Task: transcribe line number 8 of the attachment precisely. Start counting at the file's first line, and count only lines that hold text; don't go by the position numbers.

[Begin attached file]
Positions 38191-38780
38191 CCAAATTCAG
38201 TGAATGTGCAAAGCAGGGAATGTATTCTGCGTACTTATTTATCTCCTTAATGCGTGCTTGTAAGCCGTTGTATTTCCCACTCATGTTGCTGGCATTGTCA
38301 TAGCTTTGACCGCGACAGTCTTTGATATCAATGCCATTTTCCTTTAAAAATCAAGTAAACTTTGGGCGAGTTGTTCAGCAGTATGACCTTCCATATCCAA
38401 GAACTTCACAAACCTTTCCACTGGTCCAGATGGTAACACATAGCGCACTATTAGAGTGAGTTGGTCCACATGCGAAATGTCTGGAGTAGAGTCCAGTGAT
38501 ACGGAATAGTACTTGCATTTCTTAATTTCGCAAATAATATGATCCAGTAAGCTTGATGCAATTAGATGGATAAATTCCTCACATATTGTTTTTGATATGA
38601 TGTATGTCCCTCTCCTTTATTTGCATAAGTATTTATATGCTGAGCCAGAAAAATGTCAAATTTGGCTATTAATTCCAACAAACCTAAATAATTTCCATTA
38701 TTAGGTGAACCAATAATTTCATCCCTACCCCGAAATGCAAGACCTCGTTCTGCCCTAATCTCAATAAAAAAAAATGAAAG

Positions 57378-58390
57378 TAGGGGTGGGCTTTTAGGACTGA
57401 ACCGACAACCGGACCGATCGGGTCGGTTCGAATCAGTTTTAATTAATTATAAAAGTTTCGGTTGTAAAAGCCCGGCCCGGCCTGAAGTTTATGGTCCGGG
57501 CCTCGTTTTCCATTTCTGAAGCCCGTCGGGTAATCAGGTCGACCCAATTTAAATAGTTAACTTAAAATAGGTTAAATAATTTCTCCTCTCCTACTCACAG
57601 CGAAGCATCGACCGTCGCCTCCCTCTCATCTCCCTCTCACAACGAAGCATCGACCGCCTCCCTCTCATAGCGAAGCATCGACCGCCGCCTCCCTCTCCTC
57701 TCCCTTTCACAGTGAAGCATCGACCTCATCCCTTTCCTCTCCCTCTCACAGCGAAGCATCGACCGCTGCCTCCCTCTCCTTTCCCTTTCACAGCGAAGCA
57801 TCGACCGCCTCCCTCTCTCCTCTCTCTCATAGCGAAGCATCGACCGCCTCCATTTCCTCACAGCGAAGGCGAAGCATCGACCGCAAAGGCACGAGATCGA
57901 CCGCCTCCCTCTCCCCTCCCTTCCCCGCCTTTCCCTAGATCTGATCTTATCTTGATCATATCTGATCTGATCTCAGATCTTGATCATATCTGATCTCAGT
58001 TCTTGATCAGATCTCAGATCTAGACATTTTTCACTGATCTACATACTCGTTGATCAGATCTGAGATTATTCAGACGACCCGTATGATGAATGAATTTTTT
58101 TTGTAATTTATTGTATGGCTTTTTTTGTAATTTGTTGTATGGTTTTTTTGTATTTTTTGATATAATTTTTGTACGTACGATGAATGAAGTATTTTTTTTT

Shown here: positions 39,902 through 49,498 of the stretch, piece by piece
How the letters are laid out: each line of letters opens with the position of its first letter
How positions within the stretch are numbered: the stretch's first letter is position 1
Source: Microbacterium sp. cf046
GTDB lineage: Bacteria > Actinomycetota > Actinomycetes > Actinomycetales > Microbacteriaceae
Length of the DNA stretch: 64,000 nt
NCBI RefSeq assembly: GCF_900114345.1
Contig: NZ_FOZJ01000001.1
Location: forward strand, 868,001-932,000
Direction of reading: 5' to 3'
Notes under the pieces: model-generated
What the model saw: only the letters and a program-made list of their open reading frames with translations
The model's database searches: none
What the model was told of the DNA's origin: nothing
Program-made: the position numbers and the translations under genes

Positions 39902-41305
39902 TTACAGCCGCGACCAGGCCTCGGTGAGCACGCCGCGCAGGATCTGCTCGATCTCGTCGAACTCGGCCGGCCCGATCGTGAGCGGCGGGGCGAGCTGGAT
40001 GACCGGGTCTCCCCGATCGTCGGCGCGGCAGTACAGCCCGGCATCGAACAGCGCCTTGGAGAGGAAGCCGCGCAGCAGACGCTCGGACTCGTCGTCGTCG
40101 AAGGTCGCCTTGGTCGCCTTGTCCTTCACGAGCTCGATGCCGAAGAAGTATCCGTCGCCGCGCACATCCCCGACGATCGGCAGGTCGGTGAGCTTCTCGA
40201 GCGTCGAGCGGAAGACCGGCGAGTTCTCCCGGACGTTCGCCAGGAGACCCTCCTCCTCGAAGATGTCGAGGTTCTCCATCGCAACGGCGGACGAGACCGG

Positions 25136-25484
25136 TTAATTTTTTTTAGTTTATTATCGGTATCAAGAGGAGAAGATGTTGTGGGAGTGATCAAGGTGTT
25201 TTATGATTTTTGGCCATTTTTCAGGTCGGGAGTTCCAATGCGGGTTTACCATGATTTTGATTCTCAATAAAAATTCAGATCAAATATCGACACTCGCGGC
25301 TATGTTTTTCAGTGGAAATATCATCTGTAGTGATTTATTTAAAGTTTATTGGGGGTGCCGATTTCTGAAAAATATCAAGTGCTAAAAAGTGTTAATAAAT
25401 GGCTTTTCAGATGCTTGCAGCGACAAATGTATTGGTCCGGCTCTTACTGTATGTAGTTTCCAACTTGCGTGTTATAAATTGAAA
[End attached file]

38701 TTAGGTGAACCAATAATTTCATCCCTACCCCGAAATGCAAGACCTCGTTCTGCCCTAATCTCAATAAAAAAAAATGAAAG